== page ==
Anniston is among 11 local governments in Alabama, Mississippi and Louisiana that will receive grants to improve railway stations along Amtrak’s Crescent Line, the Southern Rail Commission announced Monday.
The city will receive $138,000, a slice of the $2.4 million in Federal Railway Administration money awarded by the commission on Monday. The money is to be used for passenger rail station upgrades or construction, and some of it will go to Birmingham, Tuscaloosa, and Mobile, as well as to cities in Louisiana and Mississippi.
In Anniston, city officials say the money will be spent extending the city’s Amtrak station platform by 400 feet.
The extension will allow trains that stop at the station to load and unload baggage and bicycles, according to a July letter from Amtrak to the city expressing support for the project.
Allowing passengers to bring bikes into Anniston on the Crescent Line — which stretches from New Orleans to New York — “fits into our bigger plans to make Anniston much more bike friendly,” city manager Kent Davis said by phone Monday.
Davis referenced efforts to extend the Chief Ladiga Trail into Anniston and new cycling signage on city streets, as well as a project to build a new trailhead and parking lot serving Coldwater Mountain Bike Trail.
“If we make Amtrak more bike friendly as well, it could bring in more cyclists,” Davis said. Those cyclists bring with them out-of-town money “that has a big effect on the local economy,” he said.
Officials already “get a lot of interest” from cyclists who might want to make the trip in to Anniston by train, city planner Toby Bennington said by phone Friday.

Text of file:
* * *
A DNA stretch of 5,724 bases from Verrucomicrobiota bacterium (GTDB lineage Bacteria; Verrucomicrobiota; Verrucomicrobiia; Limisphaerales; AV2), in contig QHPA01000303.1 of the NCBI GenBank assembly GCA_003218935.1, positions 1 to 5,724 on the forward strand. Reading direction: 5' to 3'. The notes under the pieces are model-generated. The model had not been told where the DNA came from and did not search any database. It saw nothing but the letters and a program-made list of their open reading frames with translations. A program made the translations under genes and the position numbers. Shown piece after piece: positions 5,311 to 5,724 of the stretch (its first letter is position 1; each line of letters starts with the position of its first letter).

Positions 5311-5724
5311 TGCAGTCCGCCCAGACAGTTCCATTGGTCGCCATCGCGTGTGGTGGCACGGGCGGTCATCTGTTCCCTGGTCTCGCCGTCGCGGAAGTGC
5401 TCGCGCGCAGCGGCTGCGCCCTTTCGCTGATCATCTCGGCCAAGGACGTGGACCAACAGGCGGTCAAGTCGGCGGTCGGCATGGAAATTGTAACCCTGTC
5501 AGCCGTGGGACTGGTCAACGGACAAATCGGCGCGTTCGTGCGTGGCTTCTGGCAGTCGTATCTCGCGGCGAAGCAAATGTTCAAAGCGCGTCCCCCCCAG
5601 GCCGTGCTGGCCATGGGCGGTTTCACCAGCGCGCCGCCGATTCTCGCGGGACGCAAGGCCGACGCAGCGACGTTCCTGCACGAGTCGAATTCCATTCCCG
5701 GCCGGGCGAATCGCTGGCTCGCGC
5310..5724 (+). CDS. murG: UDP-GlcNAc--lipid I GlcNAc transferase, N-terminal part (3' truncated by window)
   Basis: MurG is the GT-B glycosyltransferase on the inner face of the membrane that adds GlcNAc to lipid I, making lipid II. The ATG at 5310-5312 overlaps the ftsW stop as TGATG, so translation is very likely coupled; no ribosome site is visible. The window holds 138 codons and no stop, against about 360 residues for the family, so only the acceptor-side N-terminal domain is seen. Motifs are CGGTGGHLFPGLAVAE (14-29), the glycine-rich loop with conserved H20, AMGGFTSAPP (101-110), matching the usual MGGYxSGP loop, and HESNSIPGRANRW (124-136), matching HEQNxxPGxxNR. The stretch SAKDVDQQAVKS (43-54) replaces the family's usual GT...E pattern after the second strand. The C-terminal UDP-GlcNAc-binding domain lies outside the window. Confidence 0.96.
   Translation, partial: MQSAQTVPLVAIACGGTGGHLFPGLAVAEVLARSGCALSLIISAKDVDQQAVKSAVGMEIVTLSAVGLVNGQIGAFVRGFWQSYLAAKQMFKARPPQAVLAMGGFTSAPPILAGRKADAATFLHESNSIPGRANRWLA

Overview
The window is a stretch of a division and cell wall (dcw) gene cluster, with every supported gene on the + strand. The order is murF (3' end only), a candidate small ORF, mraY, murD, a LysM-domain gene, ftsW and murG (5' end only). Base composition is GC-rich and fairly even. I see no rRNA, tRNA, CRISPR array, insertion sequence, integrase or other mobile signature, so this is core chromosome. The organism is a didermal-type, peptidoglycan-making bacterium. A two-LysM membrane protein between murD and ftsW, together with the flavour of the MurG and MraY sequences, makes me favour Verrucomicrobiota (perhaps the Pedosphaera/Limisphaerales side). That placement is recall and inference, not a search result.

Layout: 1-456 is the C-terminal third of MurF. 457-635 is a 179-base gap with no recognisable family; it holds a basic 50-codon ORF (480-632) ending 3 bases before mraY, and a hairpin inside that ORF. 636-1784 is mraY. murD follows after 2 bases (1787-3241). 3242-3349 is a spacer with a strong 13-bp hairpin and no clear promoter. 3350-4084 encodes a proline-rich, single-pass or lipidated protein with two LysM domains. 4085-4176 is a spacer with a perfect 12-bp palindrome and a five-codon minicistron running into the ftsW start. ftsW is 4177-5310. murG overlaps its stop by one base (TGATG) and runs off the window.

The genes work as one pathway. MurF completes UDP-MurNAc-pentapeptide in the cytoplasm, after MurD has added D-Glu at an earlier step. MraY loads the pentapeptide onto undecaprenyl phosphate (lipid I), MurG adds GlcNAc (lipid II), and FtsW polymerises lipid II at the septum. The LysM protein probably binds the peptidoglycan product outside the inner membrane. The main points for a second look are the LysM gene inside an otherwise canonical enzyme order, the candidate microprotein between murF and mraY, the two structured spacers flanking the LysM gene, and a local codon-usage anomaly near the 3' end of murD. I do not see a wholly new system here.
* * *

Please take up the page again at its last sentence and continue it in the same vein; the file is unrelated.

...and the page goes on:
“We concluded we obviously needed to go after that grant, to keep up with the demand for eco-tourism and biking,” Bennington said of the money.
The money will be made available early next year, according to a release from the railway commission, with projects funded likely completed within two years.
Bennington, a member of the rail commission, said Amtrak trains pulling to Anniston’s 600-foot-long platform now have to perform what’s called a “double stop.”
The trains pull in, offload a certain number of cars, then have to either back up or pull forward to unload the rest, Bennington said.
The planned extension will eliminate that start-and-stop, adding 400 feet of platform space across West Fourth Street, he said.
The expanded station still won’t be manned, Bennington said.
Norfolk Southern owns the land on which the extra platform space would be built, and the city planner said early discussions about the project with the company were “very positive.”
Efforts Monday to reach a spokeswoman with Norfolk Southern were unsuccessful.